Froelichia gracilis (Hook.) Moq.

Slender Snake-Cotton


CC = 3
CW = 5
MOC = 60

© DETenaglia

Family - Amaranthaceae

Habit - Taprooted annual forb.

Stems - Ascending to erect, sometimes spreading at the base, to 50 cm, relatively slender, usually branched at the base, densely pubescent with woolly hairs.

Froelichia_gracilis_stem.jpg Stem and node.

© DETenaglia

Leaves - Opposite, positioned mostly below the stem midpoint, sessile or nearly so. Blades 2-8 cm long, the largest 0.5-1.0 cm broad, somewhat thickened or leathery, linear to narrowly lanceolate or oblanceolate, narrowed or tapered at the base, narrowed or tapered to a sharply or bluntly pointed tip, the margins entire, the upper surface densely pubescent with silky or woolly hairs but frequently becoming nearly glabrous at maturity, the undersurface densely persistently pubescent with woolly hairs.

Froelichia_gracilis_leaves2.jpg Stems and leaves.

© SRTurner

Froelichia_gracilis_leaves.jpg Pressed leaves.

© DETenaglia

Froelichia_gracilis_leaf2.jpg Leaf abaxial.

© SRTurner

Inflorescence - Terminal and lateral spikes. Lateral spikes sessile. Bracts subtending flowers densely lanate, pinkish-tinged at apex.

Froelichia_gracilis_inflorescence.jpg Inflorescence.

© DETenaglia

Flowers - Perfect. Sepals 5, fused most of their length into a persistent, conical or flask-shaped, papery tube, this 3.5-4.5 mm long, asymmetrical at the tip, becoming somewhat hardened and developing longitudinal rows of short spines and spiny basal tubercles after flowering, white to yellowish white, densely pubescent with woolly hairs, the lobes 1-2 mm long, oblong to lanceolate, bluntly to sharply pointed, greenish white, sometimes pinkish-tinged, more or less glabrous. Stamens 5, the filaments fused nearly their entire length, persistent, the anthers appearing sessile in the sinuses between 5 short, strap-shaped lobes. Ovary ovoid. Ovule 1. Style well developed, persistent, the stigma 1, capitate.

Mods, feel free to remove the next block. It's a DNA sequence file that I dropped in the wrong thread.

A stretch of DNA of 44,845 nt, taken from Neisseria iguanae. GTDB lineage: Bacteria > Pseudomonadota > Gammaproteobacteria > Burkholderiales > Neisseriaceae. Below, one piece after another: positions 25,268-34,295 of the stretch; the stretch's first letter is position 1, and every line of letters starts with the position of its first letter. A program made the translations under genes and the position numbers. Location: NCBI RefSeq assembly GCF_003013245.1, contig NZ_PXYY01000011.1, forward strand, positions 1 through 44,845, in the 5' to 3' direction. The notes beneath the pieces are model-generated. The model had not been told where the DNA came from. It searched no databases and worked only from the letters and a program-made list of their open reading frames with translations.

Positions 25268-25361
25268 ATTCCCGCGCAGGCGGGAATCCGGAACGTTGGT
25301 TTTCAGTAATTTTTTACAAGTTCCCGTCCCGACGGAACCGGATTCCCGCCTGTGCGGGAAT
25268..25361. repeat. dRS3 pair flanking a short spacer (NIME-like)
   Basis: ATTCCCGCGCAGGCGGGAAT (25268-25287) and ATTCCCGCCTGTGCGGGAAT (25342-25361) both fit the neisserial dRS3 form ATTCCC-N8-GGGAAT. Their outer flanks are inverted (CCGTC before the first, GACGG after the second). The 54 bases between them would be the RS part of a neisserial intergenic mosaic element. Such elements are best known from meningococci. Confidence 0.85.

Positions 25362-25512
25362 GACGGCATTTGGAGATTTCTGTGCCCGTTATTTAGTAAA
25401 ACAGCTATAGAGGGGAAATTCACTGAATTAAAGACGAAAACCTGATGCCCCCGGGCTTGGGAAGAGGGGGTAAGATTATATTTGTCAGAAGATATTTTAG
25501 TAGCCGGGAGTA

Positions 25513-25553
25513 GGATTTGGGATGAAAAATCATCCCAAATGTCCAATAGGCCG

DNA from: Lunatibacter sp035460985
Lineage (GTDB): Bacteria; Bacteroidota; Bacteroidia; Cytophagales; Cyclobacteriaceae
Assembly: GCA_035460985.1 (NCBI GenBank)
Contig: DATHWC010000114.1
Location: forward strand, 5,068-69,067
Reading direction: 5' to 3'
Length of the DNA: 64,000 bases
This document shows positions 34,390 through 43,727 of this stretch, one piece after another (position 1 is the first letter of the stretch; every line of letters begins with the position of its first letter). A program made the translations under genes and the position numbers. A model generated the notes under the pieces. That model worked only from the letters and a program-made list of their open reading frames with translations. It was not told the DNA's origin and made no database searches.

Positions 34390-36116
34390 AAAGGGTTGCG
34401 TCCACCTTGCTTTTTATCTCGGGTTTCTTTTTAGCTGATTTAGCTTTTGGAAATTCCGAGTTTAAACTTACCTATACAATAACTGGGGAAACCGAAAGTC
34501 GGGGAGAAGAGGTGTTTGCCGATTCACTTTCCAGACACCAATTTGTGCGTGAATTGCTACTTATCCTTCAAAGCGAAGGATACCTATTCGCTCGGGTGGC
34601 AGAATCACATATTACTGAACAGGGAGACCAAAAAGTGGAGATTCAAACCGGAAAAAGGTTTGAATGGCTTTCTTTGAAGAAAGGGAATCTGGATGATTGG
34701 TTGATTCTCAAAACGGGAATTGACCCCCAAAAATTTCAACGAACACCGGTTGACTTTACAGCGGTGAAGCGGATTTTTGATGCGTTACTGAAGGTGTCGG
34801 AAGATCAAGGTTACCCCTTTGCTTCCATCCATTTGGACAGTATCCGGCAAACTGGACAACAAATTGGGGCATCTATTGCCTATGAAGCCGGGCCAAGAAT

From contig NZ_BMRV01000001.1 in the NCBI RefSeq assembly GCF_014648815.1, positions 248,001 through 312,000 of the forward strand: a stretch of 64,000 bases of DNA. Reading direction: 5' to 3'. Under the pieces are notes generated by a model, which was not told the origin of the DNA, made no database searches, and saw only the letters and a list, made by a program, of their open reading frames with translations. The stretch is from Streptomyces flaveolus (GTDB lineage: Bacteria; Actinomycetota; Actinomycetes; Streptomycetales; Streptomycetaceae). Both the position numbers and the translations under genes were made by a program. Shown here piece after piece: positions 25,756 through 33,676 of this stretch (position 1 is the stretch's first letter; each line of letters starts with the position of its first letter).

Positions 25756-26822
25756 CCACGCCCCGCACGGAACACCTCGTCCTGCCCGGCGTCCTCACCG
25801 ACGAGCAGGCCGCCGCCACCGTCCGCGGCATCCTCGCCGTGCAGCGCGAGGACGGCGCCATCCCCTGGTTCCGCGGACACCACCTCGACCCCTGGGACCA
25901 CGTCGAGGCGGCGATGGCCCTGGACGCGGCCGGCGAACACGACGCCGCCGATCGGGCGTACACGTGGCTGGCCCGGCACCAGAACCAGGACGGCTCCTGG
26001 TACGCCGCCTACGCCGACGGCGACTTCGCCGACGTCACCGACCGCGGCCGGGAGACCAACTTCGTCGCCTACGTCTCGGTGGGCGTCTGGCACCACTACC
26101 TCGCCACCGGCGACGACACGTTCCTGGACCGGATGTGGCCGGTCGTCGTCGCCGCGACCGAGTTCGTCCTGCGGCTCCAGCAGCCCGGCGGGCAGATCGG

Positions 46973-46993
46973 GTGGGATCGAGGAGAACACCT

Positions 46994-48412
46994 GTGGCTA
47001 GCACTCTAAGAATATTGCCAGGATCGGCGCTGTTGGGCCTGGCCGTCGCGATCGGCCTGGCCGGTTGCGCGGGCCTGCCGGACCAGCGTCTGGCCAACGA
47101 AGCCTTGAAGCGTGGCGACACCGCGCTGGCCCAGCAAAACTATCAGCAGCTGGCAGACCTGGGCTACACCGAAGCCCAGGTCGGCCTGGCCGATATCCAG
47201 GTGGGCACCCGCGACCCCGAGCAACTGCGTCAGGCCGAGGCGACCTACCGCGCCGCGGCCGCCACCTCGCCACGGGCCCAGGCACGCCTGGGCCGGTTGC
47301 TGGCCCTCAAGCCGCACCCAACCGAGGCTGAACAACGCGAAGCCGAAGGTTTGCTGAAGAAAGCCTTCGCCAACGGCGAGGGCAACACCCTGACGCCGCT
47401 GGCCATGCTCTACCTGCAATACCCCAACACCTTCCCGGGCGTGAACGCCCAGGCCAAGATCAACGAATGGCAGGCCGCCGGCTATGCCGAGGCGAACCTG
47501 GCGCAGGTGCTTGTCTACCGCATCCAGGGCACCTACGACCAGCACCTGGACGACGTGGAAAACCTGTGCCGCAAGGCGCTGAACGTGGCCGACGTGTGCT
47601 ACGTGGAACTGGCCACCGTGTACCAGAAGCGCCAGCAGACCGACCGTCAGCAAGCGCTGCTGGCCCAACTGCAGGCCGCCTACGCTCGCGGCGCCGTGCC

Froelichia_gracilis_flowers.jpg Flowers.

© SRTurner

Flowering - May - September.

Habitat - Sand prairies, upland prairies, bluff tops, forest openings, streambanks, fields, pastures, roadsides, open sandy or rocky disturbed areas.

Origin - Native to U.S.

Lookalikes - F. floridana.

Other info. - This plant with cottony flowers occurs across most of Missouri. Its U.S. distribution includes most of the Midwest and Plains states, and also extends to the Atlantic coast, where it is considered introduced.

Most plants in the Amaranthaceae are challenging to identify precisely. The flower parts are very small and typically indistinct, and very difficult to decipher without a good scope or lens. F. gracilis is no exception, but it is, however, easy to ID in the field because of its basally branching habit and wooly stems and flowers. The lookalike species, F. floridana (Nutt.) Moq. is also found in Missouri and the two sometimes occur in the same population. The two can apparently also hybridize. F. floridana has thicker stems, broader leaves, and doesn't typically branch at the base.

F. gracilis is found in quantity on the gravel bars in the Ozarks. The spiny fruits can be the cause of much discomfort for sandal-wearers in the area.

Photographs taken at Logan Creek, Reynolds County, MO., 6-29-03 (DETenaglia); also about 4.5 miles southeast of Benton, Scott County, MO, 08-29-2011, and along the Katy Trail west of Dutzow, Warren County, MO, 8-30-2012 (SRTurner).